I thought that first new blog post of a couple of days ago would be the hardest one. It seemed, at the time, that I need only put myself back in that old spot and somehow the urge would reawaken naturally; a new rhythm would begin. Odd that I would have such strange ideas given the stops and starts that occurred before I finally almost gave up for good, but there it is. Much as I am a natural cynic, an optimist lies in wait somewhere inside me, hoping to be born.
Truthfully, coming around to writing this one has been much harder. Despite the skip I surely would have had in my step following the elation of that last successful publish- were I able to skip at all at this point in time- I couldn't use the pride I felt to push me forward once again. In the interim I have been far too overcome with the usual feelings of despair that helped to thwart me in the first place.
Thirty-two weeks pregnant is a tough place to be when it banishes you to your bed for long lengths of time in a fruitless attempt at honest-to-goodness rest, and leaves you on the sidelines feeling helpless and useless the rest of the time as life continues to go on around you. Indeed, life even goes on far away from me, where my two oldest continue their first ever mom-and-dad free journey and extended visit to the abode of Nana and Papa.
I try to stay involved with what I can in the super-simplified single child version of our new and temporary "ordinary," but my part is ever one of spectator. I hear the hum of other people's voices as they soothe my youngest down to sleep, the giggles, conversation, and occasional fussing as they change her diapers. And on many a night and afternoon I find myself truly alone in the house, only imagining the look of wonder on Amelia's face as she takes in the sights and sounds of the neighborhood from her vantage point in the little orange stroller she so loves to ride.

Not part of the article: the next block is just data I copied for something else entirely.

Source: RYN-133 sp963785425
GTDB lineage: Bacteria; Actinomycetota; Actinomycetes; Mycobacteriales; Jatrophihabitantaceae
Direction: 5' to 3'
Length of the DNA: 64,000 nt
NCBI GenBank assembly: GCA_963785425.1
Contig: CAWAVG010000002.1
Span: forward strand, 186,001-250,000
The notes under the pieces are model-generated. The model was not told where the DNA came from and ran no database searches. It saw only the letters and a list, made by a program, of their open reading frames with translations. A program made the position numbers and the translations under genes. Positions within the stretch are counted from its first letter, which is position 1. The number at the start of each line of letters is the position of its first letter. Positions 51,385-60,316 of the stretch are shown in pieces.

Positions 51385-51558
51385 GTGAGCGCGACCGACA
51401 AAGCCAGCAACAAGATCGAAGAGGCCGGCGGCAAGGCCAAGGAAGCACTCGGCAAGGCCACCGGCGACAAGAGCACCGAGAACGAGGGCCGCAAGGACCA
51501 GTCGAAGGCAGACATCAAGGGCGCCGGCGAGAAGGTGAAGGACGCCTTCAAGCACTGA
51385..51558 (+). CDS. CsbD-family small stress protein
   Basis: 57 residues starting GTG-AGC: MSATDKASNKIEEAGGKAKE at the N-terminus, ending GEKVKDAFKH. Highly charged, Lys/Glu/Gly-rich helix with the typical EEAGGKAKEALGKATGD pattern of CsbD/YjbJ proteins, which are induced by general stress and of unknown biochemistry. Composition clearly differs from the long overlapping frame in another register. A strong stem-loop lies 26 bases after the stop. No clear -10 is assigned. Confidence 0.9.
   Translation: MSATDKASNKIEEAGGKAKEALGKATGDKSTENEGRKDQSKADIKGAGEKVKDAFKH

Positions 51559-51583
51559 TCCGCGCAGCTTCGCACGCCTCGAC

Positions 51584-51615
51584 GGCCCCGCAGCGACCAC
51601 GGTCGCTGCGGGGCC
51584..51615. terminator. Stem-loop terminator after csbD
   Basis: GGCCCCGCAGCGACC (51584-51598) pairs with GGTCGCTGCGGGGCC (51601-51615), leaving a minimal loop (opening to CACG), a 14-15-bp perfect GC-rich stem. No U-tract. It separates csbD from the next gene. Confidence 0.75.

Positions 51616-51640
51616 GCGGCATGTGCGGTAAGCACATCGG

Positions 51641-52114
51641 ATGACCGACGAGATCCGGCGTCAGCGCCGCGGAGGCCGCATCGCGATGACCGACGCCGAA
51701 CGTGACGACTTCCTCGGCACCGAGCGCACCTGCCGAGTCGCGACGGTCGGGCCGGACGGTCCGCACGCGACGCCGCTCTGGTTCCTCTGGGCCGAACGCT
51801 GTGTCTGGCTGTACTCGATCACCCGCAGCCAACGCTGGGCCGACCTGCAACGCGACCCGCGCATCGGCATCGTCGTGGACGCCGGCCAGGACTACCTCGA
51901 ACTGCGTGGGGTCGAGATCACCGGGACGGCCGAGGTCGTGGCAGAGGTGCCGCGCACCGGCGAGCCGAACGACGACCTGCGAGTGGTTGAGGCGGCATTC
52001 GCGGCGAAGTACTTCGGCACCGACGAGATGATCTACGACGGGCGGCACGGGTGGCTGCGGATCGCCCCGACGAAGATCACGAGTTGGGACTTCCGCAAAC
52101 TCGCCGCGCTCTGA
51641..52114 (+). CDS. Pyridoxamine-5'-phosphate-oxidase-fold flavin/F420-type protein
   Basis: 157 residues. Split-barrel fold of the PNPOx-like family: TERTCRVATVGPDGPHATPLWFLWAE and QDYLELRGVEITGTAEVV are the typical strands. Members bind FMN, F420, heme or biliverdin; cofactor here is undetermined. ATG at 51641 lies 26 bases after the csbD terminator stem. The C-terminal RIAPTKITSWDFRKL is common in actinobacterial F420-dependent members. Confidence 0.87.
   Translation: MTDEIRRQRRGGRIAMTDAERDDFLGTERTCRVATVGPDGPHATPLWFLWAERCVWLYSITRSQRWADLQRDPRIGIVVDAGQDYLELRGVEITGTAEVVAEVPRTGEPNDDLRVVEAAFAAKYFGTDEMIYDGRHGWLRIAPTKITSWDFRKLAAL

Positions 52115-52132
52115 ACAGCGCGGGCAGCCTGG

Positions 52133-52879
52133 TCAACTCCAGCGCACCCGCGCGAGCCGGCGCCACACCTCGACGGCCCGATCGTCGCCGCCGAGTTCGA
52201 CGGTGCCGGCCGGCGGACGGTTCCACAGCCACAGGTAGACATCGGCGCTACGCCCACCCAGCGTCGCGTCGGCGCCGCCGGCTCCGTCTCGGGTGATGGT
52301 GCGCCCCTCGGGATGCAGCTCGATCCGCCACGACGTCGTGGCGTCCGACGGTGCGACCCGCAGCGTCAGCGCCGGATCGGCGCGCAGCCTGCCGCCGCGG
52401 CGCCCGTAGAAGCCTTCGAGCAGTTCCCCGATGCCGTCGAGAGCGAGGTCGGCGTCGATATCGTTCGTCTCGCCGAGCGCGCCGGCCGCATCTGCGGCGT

The silence, the time, and the space should seem a perfect opportunity to slip away and write with the rare advantage of environment conducive to concentration. Instead, they seem foreign and empty. They bring me sadness rather than inspiration.
My head knows that on a day not so very, very long from now, this will all be behind me, and the reward will be a brand-new, healthy daughter that I did my best to keep that way. However, my heart struggles along as it always does, full and empty all at once. The trick will be, I think, to keep my fingers moving along the keyboard, regardless of which direction my head or my heart have managed to wander.
Perhaps, so long as I am writing, inspiration will come.